March 1793 (230 years ago)
Following a series of pro- and anti-theatre riots in Boston, Mass., the state legislature proposed a bill in March 1793 that would repeal the 1750 prohibition on theatrical performance and Gov. John Hancock begrudgingly promised to sign it. The year before, a small illegal theatre in Boston called New Exhibition Room (later called the Board Alley Theatre) had opened. This company staged musical scenes, pantomimes, and advertised “moral lectures”, which largely were scripted staged performance masked as social discourses. In December 1792, during an Exhibition Room production of School for Scandal, the theatre’s manager, Joseph Harper, was arrested onstage for violating the 1750 law. The public arrest kicked off fierce citizen advocacy for revocation of the longstanding law. With Gov. Hancock’s vow to ratify the bill, theatre began again in earnest. The law, however, would never be signed by Hancock. In fact, the 1750 law would not be repealed until 1806 under Gov. Caleb Strong.
March 1828 (195 years ago)
At 8 years of age, Louisa Lane took the stage at New York’s Bowery Theater in the March 1828 production of The Spoiled Child. It was her first time performing on a New York stage, and she swiftly built a robust acting career in the city and in Philadelphia, proving particularly gifted at comedic performance. Louisa married three times, the last time to actor and theatre manager John Drew. After John was appointed the manager of Philadelphia’s Arch Street Theatre, it became clear to the theate’s stockholders that he was incapable of successfully running the company, as he was too distracted by his own acting career. Louisa took over the management of the theatre in 1861, becoming one of the first women to manage a major theate in the U.S. The stockholders took to calling the theatre the “Mrs. John Drew’s Arch Street Theatre.” John Drew would abruptly die in 1862, and Louisa ran the theatre for about 30 more years, all while acting and raising a family on her own.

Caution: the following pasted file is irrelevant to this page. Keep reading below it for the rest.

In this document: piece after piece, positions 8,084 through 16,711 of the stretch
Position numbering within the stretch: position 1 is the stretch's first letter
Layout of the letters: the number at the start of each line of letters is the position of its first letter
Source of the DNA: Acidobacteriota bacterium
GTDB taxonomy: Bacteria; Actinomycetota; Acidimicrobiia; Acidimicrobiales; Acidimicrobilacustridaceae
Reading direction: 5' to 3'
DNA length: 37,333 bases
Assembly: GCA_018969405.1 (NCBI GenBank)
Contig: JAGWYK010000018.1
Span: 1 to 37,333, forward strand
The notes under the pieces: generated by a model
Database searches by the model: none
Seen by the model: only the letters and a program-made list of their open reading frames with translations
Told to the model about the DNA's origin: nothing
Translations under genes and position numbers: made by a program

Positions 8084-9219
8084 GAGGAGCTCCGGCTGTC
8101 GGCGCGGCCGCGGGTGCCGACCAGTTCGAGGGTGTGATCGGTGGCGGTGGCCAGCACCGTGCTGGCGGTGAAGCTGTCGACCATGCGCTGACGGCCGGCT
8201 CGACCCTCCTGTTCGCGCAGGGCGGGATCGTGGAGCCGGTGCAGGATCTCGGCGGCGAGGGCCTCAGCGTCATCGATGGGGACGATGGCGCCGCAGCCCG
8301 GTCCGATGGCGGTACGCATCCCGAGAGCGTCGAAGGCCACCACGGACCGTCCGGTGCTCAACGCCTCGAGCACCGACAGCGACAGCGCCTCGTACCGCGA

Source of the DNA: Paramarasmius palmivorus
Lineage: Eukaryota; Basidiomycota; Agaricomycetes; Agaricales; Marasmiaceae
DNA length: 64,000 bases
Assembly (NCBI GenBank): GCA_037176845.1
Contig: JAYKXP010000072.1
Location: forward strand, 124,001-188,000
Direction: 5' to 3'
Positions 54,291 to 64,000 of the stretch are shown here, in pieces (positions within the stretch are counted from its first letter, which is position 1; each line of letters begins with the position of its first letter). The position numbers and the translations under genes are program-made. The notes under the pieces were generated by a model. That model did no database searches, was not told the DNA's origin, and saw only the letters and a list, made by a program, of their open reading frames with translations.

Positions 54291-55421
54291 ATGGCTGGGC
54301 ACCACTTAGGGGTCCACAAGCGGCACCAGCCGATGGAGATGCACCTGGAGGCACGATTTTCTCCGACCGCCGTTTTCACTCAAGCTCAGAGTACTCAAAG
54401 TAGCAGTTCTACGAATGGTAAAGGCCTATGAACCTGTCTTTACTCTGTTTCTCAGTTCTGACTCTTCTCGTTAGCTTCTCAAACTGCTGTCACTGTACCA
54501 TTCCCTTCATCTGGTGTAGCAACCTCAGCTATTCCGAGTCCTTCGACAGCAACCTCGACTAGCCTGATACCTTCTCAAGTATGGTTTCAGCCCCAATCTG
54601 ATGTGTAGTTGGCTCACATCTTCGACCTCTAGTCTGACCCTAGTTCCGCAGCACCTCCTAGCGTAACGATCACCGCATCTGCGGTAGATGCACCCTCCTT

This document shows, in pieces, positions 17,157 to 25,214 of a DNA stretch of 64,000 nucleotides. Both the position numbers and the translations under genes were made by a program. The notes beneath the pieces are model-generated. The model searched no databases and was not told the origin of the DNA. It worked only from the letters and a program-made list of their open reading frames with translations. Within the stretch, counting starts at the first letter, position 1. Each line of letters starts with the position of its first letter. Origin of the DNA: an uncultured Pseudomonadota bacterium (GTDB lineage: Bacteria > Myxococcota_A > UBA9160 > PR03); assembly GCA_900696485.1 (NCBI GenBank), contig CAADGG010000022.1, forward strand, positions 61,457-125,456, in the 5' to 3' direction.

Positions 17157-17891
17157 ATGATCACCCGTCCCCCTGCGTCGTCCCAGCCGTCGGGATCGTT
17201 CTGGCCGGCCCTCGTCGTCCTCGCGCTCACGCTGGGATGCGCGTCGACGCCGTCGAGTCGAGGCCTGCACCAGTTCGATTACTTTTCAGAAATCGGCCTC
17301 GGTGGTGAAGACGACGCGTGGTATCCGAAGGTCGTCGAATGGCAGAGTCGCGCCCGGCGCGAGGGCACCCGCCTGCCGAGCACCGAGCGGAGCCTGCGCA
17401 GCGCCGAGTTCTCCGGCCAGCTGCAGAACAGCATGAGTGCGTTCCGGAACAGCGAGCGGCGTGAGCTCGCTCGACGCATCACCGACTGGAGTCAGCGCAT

March 1933 (90 years ago)
Modern dance pioneer Ted Shawn performed with his all-male dance troupe for the first time at the Boston Repertory Theatre in Massachusetts. Having recruited many of his dancers from a pool of athletes at Springfield College, where he taught, Shawn developed the troupe over the spring and early summer of 1933. In July of that year, Shawn and his young male troupe held their first performance at his newly purchased farm in Lee, Mass. The farm would later be known as Jacob’s Pillow and play host to the annual summer Jacob’s Pillow Dance Festival.
March 1973 (50 years ago)
The Richard Nixon administration announced that Washington, D.C.’s Arena Stage would tour the Soviet Union as part of the Soviet-American exchange program, making it the first regional theatre to present work behind the Iron Curtain. Under Arena Stage producing director and founder Zelda Fichandler, the company traveled to Moscow and St. Petersburg to perform Jerome Lawrence and Robert Edwin Lee’s Inherit the Wind and Thornton Wilder’s Our Town. Russian audiences welcomed the productions with uproarious praise, in what associate director Alan Schneider called “a love affair.” The theatre planned a return engagement to Russia in 1989 but were forced to cancel due to lack of funding.
March 1998 (25 years ago)
Cherríe Moraga’s play Giving Up the Ghost began a run at the Centro Cultural de La Raza in San Diego, Calif., on March 13, 1998. The work was the first co-production of the Centro Cultural, housed in a large, reclaimed water tank in Balboa Park, with the Diversionary Theatre, one of the oldest LGBT+ theatres in the United States. Moraga’s poetic play focuses on three Chicanas of different ages and sexualities reconciling their sexual selves and other identities within a patriarchal society. Giving Up the Ghost was also Moraga’s first published theatrical work.
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